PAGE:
The only thing more exciting than the warm weather and the chance to be outdoors in the Twin Cities this week is that the TWINS are going to be outdoors for the first time in 30 years! It’s all the talk these days with the home opener set for Monday, April 12 and another game on Wednesday, April 14 (weather permitting!)
But even as our thoughts turn to outdoor baseball, cleaning around the yard and being in the warm fresh air again after a long winter, it is even more exciting to think about warm weather foods – like salads, grilled meats and spring produce.
A personal favorite of mine is marinated asparagus. This dish is equally suited to an elegant dinner party as it is for a portable picnic – the likes of a pre-game tailgate for our hometown Twins! So knock one out of the park with this recipe, while taking advantage of this seasonal vegetable and low prices.
The crack of the bat, the roar of the crowd, the smell of popcorn popping and brats on the grill—ahhhh yes, baseball season is here, and with the Twins Home Opener coming up on Monday, April 12 at Target Field, it’s a great time to be a baseball fan in Minnesota. What food makes you think of the ballpark and cheering for the Twins?
The Classics. Enmeshed between my taste buds and the small “baseball” section of my brain are the traditional classics.
Dogs and Brats. You’ve got to start with hot dogs and bratwursts—to me, they’re the ultimate ballpark food. And there are so many ways to enjoy them: with ketchup, mustard, onions, relish, plain, with chili … dress up your brat or keep it simple.
Popcorn. Although regular popcorn and crackerjack are traditional favorites, I’ll take a bag of kettle corn if you please. It’s sweet and salty, crunchy, and addictive …. mmmmm yummy!
Peanuts. Peanuts in the shell—another traditional ballpark staple. They’re great because you buy a bag from the vendor working the aisles, share it with your friends, and feel no guilt about dropping the shells on the floor.
Minnesota Favorites. Hooray for new food options at the new field! I’m looking forward to trying them out and discovering which ones become my new favorites.
Wild Rice Soup. I can’t wait for my first Twins game this season, and I’m thrilled that they’ve included wild rice soup on the menu for those chillier game days in the spring and fall.
Walleye on a Stick. No longer must you wait for the State Fair in August to enjoy walleye on a stick, now you can get it year round. Bonus points because you don’t have to catch it yourself!
Roasted Corn on the Cob. You can feel healthy eating a vegetable (who cares if it’s considered a starch?) while enjoying its deliciousness.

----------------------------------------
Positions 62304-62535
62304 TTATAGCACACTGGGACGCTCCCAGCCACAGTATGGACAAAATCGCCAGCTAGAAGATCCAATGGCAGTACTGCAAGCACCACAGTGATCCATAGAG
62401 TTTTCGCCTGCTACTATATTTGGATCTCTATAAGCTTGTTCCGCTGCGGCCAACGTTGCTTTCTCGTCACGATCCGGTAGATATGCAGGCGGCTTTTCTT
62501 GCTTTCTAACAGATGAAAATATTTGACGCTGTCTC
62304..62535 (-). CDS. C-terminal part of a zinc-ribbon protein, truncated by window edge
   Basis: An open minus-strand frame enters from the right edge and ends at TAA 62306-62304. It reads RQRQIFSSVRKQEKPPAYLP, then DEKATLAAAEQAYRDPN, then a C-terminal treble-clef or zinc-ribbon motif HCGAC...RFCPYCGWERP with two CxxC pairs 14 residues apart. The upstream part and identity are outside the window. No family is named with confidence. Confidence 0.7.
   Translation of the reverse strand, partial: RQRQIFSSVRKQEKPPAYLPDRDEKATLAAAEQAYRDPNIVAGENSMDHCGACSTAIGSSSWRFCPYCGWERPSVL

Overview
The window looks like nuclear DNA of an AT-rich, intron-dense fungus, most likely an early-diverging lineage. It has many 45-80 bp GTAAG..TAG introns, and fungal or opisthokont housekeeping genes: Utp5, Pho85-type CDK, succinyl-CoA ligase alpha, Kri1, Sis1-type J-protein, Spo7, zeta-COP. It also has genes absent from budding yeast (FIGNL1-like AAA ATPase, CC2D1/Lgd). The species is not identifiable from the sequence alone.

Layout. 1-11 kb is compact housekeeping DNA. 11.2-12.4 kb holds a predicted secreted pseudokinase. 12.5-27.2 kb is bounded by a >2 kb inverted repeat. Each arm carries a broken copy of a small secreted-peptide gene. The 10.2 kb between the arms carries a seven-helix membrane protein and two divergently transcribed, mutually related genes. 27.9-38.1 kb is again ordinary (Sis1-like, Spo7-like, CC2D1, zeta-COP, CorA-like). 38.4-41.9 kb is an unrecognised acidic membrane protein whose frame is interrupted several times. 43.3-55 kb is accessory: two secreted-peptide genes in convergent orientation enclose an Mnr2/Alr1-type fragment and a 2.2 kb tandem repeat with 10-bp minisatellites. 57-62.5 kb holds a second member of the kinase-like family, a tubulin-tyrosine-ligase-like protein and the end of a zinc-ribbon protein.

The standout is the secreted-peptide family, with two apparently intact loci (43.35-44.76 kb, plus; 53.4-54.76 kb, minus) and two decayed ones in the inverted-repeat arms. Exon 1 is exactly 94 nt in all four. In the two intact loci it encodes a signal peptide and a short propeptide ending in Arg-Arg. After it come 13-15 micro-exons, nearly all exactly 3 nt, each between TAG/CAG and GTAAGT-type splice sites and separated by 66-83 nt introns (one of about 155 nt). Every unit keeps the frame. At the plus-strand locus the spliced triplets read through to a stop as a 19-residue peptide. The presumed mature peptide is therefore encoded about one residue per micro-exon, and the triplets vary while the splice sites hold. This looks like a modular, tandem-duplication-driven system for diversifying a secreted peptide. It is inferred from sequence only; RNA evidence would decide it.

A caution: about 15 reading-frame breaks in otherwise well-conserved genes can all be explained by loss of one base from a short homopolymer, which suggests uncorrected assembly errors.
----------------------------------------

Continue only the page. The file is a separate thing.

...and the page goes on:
Regional Standouts. My husband Chad, his brother, and his dad go on a baseball trip every year. He let me know about some of his favorite “on the road” foods and the stadiums of which they remind him.
Seattle’s garlic fries and clam chowder
Crab fries in Philadelphia
Aren’t we lucky to have so many foods that can bring America’s favorite sport to mind? Until we get to our first Twins game of the year, we can always turn on the televised game, grill up some brats, and cheer the team on to their next big win.
“Eat your broccoli; it’s brain food,” is a common theme my kids hear me say every time I serve them a dark green vegetable. Deep down, I’m sure we know that broccoli in and of it self won’t help my kids get smarter. But I call vegetables protective food – the kind of food that is low in fat, high in vitamins and in the least, can help with blood flow to the brain.
Maintaining a healthy weight has many advantages, both intellectually and socially. We know that heavy children more often struggle through social situations and often feel more excluded and lonely than their skinnier counterparts. And the best way to maintain a healthy weight is – yes, you guessed it – to eat healthy. But for our kids, this is harder than it sounds. Foods high in saturated fats and cholesterol have become mainstays in our diet, and along with a sedentary lifestyle, the future could look grim for our offspring.
As winter is waning, my kids are becoming increasingly antsy to play outside. They’re ditching winter jackets and boots in exchange for tennis shoes and sweatshirts, and with Spring Break now here, I can’t get my kids to come inside.
So what’s a mother to do? This one is packing snacks and enjoying the sight of happy kids playing outside! I’ve found that these snacks are popular among kids of many age ranges, and I’m pleased to say that I suspect that some of the kids might even come for the snacks and stay for a game of basketball on the court in the backyard!
Berries rank higher on the list because they are all extremely high in antioxidants, low in fat, and are good sources of fiber.
Berries are relatively low in sugars compared to other fruits like bananas, which make them ideal for people who prefer to keep their carbohydrate intake lower. The problem comes in when you sprinkle berries with sugar.
When I was a kid, I picked raspberries with friends from a horse pasture that was along side of our house. Every neighborhood kid from my block tried to get their share. We picked and ate them right off the bush. We didn’t wash them and we never thought to put sugar on them because they were so good.